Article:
New twist in hunt for missing medals
THE hunt for two missing wartime medals took a new twist yesterdayafter it was discovered that a museum had taken them away from a safe custody box.Barclays Bank said new information proved that it had followed the correct procedures and was not at fault in releasing two George Medals from its safe in Aldeburgh.
By Richard Smith
THE hunt for two missing wartime medals took a new twist yesterdayafter it was discovered that a museum had taken them away from a safe custody box.
Barclays Bank said new information proved that it had followed the correct procedures and was not at fault in releasing two George Medals from its safe in Aldeburgh.
The spotlight now turns on to Aldeburgh Museum Trust after it was discovered that someone acting on behalf of the trust had taken away the medals four years ago. The person's identity has not been released.
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Replicas of the medals are contained in the museum in the Moot Hall - but there is still no sign of the originals.
The first was awarded to Dorothy Clarke, a housewife, who became the first woman to receive the medal in 1941 for bravely driving an ambulance though a minefield to help injured and dying soldiers. The second was awarded to first-aid attendant Bessie Knight-Hepburn, from Aldeburgh.
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A meeting was held yesterday afternoon between Barclays officials and the town council. It was called at short notice after critical comments were made at a town council meeting on Monday about the bank's involvement in the safe keeping of the two medals.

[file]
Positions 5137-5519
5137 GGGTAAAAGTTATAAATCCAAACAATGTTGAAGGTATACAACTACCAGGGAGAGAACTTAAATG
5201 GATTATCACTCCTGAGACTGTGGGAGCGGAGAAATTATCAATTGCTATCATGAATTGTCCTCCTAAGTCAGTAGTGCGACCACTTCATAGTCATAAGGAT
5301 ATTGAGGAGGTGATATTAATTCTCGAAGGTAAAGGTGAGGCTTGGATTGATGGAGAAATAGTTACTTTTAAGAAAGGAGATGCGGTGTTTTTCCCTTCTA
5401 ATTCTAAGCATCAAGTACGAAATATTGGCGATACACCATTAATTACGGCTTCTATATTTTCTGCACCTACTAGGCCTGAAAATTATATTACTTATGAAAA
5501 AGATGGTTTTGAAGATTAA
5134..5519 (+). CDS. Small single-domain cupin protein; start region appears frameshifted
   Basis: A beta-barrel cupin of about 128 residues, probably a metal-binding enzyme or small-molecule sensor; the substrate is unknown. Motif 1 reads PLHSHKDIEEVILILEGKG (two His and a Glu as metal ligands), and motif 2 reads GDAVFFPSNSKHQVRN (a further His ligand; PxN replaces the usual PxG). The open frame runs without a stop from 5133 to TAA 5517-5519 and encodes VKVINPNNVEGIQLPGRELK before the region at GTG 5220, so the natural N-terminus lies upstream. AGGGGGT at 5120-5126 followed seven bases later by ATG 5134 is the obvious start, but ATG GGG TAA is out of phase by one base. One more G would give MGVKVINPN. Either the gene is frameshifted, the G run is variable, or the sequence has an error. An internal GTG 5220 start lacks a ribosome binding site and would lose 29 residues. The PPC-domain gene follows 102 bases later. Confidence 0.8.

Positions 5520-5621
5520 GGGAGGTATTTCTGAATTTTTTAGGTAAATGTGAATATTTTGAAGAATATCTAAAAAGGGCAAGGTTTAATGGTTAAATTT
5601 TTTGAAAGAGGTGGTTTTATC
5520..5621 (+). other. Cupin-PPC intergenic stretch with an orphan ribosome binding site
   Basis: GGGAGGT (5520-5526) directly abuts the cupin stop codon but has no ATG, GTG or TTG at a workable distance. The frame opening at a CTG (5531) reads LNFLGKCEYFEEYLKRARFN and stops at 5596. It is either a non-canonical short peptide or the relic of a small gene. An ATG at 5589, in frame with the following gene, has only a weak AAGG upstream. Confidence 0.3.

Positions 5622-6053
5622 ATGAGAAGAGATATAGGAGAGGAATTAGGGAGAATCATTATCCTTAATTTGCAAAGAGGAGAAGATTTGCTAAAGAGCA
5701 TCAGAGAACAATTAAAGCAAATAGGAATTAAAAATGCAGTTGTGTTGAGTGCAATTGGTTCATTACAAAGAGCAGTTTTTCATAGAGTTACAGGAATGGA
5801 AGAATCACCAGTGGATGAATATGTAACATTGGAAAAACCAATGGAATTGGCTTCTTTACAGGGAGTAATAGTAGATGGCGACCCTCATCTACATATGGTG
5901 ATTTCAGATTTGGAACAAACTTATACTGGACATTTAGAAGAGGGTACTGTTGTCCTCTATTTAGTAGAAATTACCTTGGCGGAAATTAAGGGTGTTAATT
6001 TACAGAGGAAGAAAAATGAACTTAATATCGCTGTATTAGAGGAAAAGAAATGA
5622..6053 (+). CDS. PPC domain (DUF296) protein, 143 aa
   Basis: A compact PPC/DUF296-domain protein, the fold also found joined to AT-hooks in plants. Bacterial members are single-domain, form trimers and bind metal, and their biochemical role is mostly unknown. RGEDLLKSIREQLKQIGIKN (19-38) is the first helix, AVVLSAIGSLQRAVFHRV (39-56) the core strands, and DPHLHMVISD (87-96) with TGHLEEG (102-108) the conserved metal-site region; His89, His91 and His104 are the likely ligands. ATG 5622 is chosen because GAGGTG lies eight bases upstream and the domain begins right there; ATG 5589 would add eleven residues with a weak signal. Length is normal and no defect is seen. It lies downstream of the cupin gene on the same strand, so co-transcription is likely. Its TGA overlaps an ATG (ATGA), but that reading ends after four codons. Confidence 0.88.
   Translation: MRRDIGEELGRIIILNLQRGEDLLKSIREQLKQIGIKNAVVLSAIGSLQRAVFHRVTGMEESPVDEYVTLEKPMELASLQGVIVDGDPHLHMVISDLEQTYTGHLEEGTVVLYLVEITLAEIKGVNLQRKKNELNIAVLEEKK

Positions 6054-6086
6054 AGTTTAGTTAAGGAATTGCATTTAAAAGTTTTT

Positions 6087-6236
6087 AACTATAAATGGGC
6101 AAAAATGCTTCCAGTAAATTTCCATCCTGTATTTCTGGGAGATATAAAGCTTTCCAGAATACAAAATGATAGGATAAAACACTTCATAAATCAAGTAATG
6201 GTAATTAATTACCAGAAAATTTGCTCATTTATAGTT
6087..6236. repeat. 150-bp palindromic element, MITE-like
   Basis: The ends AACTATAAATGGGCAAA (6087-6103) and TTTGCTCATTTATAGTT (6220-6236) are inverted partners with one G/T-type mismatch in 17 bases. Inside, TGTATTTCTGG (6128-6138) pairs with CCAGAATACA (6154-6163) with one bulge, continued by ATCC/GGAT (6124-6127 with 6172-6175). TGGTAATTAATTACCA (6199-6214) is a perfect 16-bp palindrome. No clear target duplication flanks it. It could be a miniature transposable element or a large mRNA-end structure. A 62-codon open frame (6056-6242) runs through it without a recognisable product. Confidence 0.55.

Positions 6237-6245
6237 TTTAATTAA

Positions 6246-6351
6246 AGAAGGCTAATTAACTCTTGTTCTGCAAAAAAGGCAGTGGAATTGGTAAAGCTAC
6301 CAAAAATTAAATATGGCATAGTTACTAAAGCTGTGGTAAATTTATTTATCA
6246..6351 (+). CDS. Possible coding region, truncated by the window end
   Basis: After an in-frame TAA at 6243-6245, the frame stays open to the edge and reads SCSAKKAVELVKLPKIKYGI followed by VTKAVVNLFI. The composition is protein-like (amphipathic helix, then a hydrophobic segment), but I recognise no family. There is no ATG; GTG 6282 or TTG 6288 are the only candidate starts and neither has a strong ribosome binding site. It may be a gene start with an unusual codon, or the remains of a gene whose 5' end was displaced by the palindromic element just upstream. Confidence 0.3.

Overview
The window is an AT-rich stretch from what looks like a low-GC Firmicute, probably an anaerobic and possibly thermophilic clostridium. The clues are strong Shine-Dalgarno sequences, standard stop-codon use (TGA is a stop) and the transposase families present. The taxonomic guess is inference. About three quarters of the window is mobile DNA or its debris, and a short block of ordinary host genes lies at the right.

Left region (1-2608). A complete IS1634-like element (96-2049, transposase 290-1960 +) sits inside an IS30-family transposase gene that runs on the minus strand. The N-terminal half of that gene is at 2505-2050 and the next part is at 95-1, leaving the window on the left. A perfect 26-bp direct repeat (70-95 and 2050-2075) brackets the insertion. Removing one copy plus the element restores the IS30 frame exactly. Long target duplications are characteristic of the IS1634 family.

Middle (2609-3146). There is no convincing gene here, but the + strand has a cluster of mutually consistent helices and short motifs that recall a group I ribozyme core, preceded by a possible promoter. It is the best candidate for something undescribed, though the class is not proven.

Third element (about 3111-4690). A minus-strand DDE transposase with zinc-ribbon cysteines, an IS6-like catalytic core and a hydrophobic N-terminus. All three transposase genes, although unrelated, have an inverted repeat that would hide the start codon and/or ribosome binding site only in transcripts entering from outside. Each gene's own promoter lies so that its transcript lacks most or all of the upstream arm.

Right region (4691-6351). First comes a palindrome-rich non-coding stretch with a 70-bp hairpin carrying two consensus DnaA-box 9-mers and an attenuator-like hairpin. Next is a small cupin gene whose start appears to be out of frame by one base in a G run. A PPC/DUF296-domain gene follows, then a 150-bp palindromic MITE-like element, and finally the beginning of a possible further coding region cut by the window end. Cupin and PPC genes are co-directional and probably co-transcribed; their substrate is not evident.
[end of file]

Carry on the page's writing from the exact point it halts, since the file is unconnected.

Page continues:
The search has been going on since April and it has also involved a police investigation. But it appears the inquiry was hindered because it was mistakenly believed that a brown envelope containing the original medals had been lodged by the town council when in fact the museum trust entrusted it to the bank.
A statement issued by Aldeburgh Town Council said: ''This meeting examined documentary evidence supplied by the bank which establishes beyond doubt that the medals had been withdrawn from the bank's custody in September 2002 by Aldeburgh Museum Trust.
''This fact had not previously emerged because of changes made in 1998 to the bank's system of recording safe custody items.
''It had also been presumed until today that the medals were deposited in the name of Aldeburgh town council, but this was not the case.
''In the light of this new information Aldeburgh town council will assist the Museum Trust to pursue the investigation further.''
Terry Staff, Barclay's area director for Suffolk said after the meeting: ''In September 2002 Barclays in Aldeburgh received a letter requesting that the envelope is to be discharged to a named individual.
''The named person duly collected the envelope and signed the discharge form to acknowledge receipt. All parties present at today's meeting confirmed that the documentation confirms that the item is no longer held by Barclays bank.''
Diana Hughes, a member of the trust's management committee, said: ''At present those in charge of the museum do not know anything about it but they will try and investigate together with the town council.''